Learning and expanding techniques

Learning and expanding techniques

I've been spending a little of my spare time (what's that?) learning and getting better at making my own pen blanks. I've been doing it two different ways. One is by stabilizing wood and in some cases dying and stabilizing the wood. I'll post about that process in a later blog article. The other way that I've been making blanks is by casting my own using a two-part polyurethane resin called Alumilite and that's the process that I'm going to talk about today.

Platinum Katahdin pen made in custom mixed blue and purple acrylic

I can custom mix dyes and flecks into the resin to create a solid color or I can mix batches of dyes and flecks and then pour those separate batches together into a mold and create a multi-colored blank. Once I've poured the mixture into the mold, the whole thing has to go into a pressure pot and be put under air pressure. I use 58 pounds of pressure per square inch. By doing this it takes all of the air bubbles that normally form during the mixing process and makes them microscopic so that they won't mess up my finished product. From the time that I start to mix the polyurethane parts A and B together, I have seven minutes to get it under pressure in the pressure pot or I risk the resin hardening with large air bubbles being present.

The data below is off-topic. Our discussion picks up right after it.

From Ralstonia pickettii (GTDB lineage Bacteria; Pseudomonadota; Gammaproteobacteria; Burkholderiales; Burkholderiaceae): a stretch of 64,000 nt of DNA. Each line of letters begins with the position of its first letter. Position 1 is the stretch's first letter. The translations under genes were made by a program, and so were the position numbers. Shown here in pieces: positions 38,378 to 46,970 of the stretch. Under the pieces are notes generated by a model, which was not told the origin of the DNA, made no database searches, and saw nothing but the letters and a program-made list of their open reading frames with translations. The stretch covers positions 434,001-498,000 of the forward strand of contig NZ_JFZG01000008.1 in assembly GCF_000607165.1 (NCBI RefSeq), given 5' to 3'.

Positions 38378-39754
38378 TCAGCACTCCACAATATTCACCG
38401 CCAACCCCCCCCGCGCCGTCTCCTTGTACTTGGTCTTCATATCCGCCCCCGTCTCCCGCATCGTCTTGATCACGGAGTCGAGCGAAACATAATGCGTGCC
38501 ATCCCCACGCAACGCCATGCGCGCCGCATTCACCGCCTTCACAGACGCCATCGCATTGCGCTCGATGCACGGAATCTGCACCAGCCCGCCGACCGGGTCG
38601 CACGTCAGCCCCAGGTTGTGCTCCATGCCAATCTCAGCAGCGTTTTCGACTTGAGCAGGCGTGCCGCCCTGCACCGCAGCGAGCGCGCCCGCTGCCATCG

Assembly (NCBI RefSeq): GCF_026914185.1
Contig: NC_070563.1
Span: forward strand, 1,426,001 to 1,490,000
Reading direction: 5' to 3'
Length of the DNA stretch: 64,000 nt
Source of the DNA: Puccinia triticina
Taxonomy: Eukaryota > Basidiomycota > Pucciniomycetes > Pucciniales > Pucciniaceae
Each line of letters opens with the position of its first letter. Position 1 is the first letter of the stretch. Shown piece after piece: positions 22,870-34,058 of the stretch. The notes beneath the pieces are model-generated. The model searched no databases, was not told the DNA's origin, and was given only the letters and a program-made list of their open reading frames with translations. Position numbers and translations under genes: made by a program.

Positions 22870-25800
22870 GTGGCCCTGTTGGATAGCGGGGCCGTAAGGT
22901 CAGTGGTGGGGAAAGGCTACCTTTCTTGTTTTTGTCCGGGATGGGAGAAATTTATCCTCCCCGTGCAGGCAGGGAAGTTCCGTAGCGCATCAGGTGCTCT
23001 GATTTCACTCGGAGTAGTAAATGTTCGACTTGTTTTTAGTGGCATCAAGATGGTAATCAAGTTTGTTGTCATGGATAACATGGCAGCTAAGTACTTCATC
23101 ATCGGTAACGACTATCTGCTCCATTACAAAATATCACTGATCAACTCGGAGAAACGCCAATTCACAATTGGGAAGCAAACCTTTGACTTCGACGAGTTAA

Platinum Katahdin pen made in custom mixed blue and purple acrylic - view 2

By doing this process it allows me to now create my own custom colors and mixes. The pens are just the first step and I hope to be adding my own custom colors to more of my product lines. I'm already experimenting with doing the stabilized wood and custom acrylic colors together.

Platinum Katahdin pen made in custom mixed blue and white fleck acrylic

Stay tuned, this is going to be a fun ride!

If you would like to see how it is done, I made a video of my friend, Steven, and I going through the process. This is from a year ago and I think it was my first custom pour. You can see it below. 


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  • Kim Dailey